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A technical comment: I am thinking the linear trends are badly affected by the USA. A fit to the rest of the countries might be abetter indicator of them: ie including the USA in the fit makes the fit a less reliable description of the rest of the world.

What the American system provides (for many, not all, Americans) is the sense that if you get very sick, the best tools, researchers, cutting-edge stuff is available. It is a terrible way to spend money in aggregate, but if you or someone you love is that sick person, it has its appeal.

Chris: A good point about the US. They are exceptional. The US is a definite outlier but leaving them out did not affect the relationships that much - it is only one of 34 data points. It also does not change the observation that we in Canada seem to spend a lot and do not seem to get as much in terms of what the money buys in terms of resources.

The problem with using this kind of data is that it offers no measure of satisfaction with the health care system. Nothing about the number of doctors or the number of CT scanners per capita indicates how many people in the population are actually using those resources. And it certainly doesn't describe anything about people using Resource X versus people who actually need Resource X.

Health care is too complex to measure with these kinds of data. You have to control for extraneous use of resources, which is what CADTH is constantly trying to do in Canada... But you ALSO have to control for resources that go unused. Both are examples of wasted funds, you could analogize it to something like a type i versus a type ii error.

And then there is the whole Pandora's Box of the thing:

(1) Some patients prefer Treatment X even though "experts" have determined that they "should" prefer Treatment Y. Such patients will never be satisfied with their health outcomes because they are not allowed to be.

(2) For some patients, Treatment Y actually provides a superior outcome despite the fact that Treatment X is the best treatment "on average." Such patients are actually being slowly killed by their health care system simply because they are unlucky enough to fall outside of the first two or three sigmas of cost-effectiveness research.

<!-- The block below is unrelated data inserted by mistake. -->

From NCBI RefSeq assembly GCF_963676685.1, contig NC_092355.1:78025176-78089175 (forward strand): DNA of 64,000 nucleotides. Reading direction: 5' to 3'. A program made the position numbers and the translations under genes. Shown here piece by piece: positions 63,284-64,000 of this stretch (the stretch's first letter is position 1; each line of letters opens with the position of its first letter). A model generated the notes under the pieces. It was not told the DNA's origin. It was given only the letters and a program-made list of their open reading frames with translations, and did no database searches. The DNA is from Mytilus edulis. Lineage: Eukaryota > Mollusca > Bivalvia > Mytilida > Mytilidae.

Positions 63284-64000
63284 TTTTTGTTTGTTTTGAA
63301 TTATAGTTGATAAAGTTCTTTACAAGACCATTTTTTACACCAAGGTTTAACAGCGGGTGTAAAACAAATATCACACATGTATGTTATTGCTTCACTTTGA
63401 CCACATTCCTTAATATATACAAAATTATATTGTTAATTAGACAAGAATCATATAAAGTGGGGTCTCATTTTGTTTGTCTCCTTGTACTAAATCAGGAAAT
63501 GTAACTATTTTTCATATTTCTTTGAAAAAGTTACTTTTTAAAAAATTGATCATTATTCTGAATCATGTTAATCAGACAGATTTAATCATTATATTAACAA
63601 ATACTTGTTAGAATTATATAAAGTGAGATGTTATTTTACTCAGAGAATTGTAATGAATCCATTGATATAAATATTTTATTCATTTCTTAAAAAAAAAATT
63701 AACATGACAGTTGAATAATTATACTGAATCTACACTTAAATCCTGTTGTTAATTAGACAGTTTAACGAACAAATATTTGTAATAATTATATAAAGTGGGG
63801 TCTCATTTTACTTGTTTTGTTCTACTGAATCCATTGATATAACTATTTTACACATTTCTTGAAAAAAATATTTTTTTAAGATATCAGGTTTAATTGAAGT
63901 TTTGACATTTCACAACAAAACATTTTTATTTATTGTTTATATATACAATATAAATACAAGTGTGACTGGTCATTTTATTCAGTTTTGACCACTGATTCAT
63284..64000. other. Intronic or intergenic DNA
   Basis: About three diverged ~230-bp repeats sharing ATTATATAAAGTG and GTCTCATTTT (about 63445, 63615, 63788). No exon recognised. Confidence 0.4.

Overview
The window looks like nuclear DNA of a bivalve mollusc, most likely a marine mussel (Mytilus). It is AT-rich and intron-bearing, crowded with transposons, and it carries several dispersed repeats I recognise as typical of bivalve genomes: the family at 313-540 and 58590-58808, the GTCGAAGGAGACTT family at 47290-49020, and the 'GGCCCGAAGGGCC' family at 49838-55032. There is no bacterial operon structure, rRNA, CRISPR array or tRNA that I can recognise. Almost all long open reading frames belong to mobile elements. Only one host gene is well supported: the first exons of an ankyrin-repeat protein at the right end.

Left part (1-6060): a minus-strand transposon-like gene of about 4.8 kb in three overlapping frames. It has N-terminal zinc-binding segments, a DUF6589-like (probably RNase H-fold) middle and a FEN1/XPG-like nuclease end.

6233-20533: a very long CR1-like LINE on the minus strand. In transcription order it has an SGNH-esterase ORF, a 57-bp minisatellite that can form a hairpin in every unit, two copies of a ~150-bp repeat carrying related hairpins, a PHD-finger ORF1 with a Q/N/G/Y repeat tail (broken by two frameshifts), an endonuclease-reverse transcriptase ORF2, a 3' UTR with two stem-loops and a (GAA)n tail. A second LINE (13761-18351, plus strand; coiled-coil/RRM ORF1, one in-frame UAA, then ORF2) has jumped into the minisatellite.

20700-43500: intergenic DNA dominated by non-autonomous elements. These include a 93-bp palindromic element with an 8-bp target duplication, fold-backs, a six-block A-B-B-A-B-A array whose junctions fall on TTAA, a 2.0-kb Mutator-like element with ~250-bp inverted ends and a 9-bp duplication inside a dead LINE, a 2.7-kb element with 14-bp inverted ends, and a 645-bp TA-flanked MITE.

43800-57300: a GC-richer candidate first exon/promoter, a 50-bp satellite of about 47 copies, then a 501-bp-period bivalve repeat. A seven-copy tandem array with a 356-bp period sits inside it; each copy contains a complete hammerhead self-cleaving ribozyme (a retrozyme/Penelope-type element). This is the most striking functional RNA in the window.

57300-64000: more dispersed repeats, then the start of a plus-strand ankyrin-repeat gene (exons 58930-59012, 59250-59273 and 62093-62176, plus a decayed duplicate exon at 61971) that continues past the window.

(3) Certain aspects of health care are consumption spending, i.e. people simply want to spend their money on Treatment X because they have the money and can afford to do so. In an unregulated situation, supply of X would adjust according to market incentives, but in the heavily regulated health care market, there is a legitimate point to those who say that health care resources are being "wasted" in these instances. But are they really? I think that's a moral judgment call, not an economic issue.

...and so on, and so forth.

The implication is not surprising. Certainly the long-run trend is that healthcare productivity has been mostly negative since the 1950s, given the combined effects of cost disease, rent-seeking, and (depending on the environment) regulation. It's worth noting that epidemiologic effects that are constantly catastrophized in the media (aging, obesity, etc.) do not contribute significantly to increases in spending and declines in productivity. The problem is policy.

Livio, I look forward to your next post on outcomes.

Keep in mind that some of the US's spending is on Canadians who can't get timely treatment in Canada and come down here for it. I know two Canadians who've saved their lives by using the Mayo Clinic in Minneapolis, rather than sit on waiting lists at home.

Also, a lot of American spending goes to the elderly near the end of their lives, paid for by the taxpayers.

@Patrick, here is the only published study I'm aware of that estimates cross-border consumption of health care by Canadians in the US. There may of course be other studies. The amount of medical tourism to the US is very small, though it certainly happens (I've done it twice and it was worth the cash), but it's nothing like what the myth suggests.

I'd like to second (third, actually) the comment on outcomes vs. resources. While interesting, these measures all penalize any kind of *preventative* care that keeps people out of the hospital bed, as well as fiscally (and medically) responsible practices by Doctors NOT conducting unnecessary MRIs.

Actually the more I think about these numbers the more dangerous I think they are and the more annoyed I become. They incent the exact wrong response.

Would you also judge the judicial system as being better if we have more jail cells?

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